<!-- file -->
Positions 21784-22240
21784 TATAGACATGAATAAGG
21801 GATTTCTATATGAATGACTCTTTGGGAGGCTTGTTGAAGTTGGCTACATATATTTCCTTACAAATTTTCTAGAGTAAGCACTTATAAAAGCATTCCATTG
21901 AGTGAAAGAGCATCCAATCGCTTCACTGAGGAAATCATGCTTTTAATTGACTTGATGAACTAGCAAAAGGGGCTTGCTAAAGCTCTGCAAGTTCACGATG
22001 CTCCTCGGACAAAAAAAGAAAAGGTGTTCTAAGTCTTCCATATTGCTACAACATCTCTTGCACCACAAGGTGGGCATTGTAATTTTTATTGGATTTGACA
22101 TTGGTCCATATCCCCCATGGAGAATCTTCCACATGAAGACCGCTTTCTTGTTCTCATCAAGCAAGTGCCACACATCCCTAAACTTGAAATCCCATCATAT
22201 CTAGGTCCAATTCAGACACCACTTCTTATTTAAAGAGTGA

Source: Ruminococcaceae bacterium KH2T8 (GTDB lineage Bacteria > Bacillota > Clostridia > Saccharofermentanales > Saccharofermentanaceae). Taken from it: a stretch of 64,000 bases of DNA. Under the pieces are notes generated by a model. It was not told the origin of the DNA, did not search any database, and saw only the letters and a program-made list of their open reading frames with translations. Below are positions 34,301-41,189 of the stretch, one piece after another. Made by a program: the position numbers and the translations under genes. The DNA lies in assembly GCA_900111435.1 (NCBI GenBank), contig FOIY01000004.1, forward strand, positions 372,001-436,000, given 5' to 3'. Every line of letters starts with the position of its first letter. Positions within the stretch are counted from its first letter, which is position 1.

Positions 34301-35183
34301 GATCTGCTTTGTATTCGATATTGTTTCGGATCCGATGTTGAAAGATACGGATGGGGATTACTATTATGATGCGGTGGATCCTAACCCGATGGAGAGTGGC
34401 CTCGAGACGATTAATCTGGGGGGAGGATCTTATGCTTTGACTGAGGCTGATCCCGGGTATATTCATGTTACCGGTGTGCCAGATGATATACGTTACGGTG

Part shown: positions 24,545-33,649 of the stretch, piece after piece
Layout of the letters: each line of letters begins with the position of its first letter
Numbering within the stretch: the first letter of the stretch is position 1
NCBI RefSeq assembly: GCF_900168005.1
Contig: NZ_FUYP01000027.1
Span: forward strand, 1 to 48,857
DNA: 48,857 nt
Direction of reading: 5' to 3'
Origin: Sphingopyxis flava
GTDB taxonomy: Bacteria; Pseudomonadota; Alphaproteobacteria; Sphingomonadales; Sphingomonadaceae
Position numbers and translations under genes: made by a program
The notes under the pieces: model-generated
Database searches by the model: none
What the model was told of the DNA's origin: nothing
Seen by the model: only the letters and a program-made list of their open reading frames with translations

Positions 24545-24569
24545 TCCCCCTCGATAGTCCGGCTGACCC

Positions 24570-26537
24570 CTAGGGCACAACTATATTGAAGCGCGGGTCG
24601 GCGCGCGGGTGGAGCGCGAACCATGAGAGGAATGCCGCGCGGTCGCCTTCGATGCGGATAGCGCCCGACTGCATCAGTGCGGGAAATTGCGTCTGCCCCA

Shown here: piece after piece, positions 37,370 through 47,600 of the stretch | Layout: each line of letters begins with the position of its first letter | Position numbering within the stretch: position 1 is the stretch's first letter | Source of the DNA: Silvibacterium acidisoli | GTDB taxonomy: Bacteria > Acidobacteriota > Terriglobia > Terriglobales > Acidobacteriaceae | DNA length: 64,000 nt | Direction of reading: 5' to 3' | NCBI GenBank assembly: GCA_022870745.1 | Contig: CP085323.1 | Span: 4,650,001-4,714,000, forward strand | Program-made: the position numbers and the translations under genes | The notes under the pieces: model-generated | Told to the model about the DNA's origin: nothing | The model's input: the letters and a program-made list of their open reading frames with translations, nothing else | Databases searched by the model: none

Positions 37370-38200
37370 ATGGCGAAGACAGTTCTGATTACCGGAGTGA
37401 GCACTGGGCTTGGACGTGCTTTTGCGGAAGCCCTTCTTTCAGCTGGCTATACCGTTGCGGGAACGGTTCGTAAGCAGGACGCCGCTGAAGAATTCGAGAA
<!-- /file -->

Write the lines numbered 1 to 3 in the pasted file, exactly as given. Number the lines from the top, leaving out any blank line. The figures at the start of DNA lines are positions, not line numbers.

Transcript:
Positions 21784-22240
21784 TATAGACATGAATAAGG
21801 GATTTCTATATGAATGACTCTTTGGGAGGCTTGTTGAAGTTGGCTACATATATTTCCTTACAAATTTTCTAGAGTAAGCACTTATAAAAGCATTCCATTG